For the First Time in 30 Years, a Rare Leopard has been spotted in Taiwan.
Scientists and conservationists say our planet is going through its sixth mass extinction right now, with species dying out at rates 1,000 to 10,000 times faster than they should.
Despite their dire situation, we choose to think that it is not too late for everyone.
The recent sighting of the Formosan clouded leopard in Taiwan was welcomed by all, as it had not been seen since 1983 and was declared extinct in 2013. These leopard‘s pelts were traded in the crowded markets of port cities like Tainan as early as the 13th century. The only non-indigenous person known to have seen one was the Japanese anthropologist, Torii Ryz, in 1900. Many people have seen it in the wilds of the southeast of the archipelago, including near Daren Township in Taitung County.
The Paiwan tribe has developed indigenous ranger squads to monitor and defend sensitive places.
They witnessed the leopard, known as Li’uljaw, climb a tree before scaling up a rock to hunt for goats. Another group saw the Asian cat dash past a scooter before climbing a tree and fleeing. The locals are conducting tribal meetings to discuss the next steps after this discovery.
Tribal people believe they can eliminate outsider hunting, while village elders ask authorities to stop logging and other land-damaging activities. “I believe this animal still exists,” says Liu Chiung-hsi of NTU’s Life Science Department. Following the sightings of the Formosan clouded leopard, Pan Chih-hua (head of the Alangyi tribal conference), verified to CNA on Saturday that his village’s men had indeed seen the wild animal, but declined to provide the time and place. “The animal is alert and cannot be easily trapped or caught by hunters in the wild,” added Liu.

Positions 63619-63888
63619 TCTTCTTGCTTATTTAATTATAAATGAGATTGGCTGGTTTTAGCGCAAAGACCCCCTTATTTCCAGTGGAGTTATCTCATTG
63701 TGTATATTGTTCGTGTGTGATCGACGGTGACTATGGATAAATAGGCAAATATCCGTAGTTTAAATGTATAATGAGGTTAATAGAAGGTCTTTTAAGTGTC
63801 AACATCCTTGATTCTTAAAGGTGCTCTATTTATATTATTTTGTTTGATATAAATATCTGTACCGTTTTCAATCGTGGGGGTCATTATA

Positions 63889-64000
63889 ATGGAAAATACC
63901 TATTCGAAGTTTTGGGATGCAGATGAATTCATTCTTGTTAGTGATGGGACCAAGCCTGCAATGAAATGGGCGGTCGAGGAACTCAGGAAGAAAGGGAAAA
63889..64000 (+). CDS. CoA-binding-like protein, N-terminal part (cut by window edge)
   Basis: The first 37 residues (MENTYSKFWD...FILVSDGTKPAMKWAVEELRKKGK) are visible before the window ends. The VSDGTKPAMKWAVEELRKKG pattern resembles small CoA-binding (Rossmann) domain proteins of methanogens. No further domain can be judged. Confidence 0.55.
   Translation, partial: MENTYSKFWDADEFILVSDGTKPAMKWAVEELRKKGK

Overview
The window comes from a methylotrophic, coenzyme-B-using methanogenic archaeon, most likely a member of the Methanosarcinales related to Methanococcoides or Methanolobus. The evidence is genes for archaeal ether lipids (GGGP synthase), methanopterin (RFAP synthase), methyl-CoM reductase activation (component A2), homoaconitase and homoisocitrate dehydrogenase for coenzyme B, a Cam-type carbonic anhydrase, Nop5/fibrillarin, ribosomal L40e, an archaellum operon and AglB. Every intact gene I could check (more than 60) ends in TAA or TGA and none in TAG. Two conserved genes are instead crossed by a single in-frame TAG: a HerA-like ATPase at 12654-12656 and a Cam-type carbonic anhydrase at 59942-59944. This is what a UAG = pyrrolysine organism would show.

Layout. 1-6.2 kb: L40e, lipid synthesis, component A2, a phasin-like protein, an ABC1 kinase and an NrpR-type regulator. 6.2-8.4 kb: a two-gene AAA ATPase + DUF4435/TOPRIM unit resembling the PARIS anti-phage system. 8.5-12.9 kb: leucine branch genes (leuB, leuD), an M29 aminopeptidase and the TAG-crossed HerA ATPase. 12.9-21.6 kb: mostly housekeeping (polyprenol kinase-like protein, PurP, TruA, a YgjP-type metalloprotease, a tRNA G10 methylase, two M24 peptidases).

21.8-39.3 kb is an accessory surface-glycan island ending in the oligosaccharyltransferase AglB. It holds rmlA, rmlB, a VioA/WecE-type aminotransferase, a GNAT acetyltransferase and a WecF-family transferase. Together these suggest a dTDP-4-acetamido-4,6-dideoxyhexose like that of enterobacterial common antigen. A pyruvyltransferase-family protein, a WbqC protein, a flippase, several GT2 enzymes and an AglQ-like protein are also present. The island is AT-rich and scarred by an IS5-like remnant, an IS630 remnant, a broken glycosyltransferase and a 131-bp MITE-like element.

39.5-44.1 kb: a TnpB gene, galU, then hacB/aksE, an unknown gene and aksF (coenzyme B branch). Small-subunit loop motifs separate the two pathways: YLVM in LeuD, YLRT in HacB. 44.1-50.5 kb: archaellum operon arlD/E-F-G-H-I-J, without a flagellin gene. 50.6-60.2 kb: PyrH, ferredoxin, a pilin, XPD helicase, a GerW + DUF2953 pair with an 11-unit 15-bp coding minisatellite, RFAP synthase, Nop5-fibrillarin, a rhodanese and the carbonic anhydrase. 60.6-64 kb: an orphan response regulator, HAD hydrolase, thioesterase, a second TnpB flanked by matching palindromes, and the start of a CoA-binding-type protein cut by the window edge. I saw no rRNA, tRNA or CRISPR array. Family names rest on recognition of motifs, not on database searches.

Professor Liu also reported meeting local Bunun hunters who confirmed killing the animal multiple times in the late 1990s but burned the remains to avoid prosecution for breaking Taiwan’s Wildlife Conservation Act. Between 2001 and 2013, a team of Taiwanese and American zoologists explored the region and found no evidence of the Formosan clouded leopard.
“Taiwan’s Forestry Bureau updated its Schedule of Protected Wildlife in January,” says IFL Science. The Formosan clouded leopard is still in category I.
“Removing the Formosa clouded leopard from the list would be a huge event,“ said Chao Ren-fang, a professor at I-Shou University’s Institute of Biology. He said that it would be important to look at society’s point of view, because the indigenous people might not like it.
A giant tortoise, last seen in 1906 and thought extinct, appeared on a Galápagos island last week, much like the Tasmanian tiger (thylacine), which is constantly spotted by surprised Australians despite being declared extinct in 1936.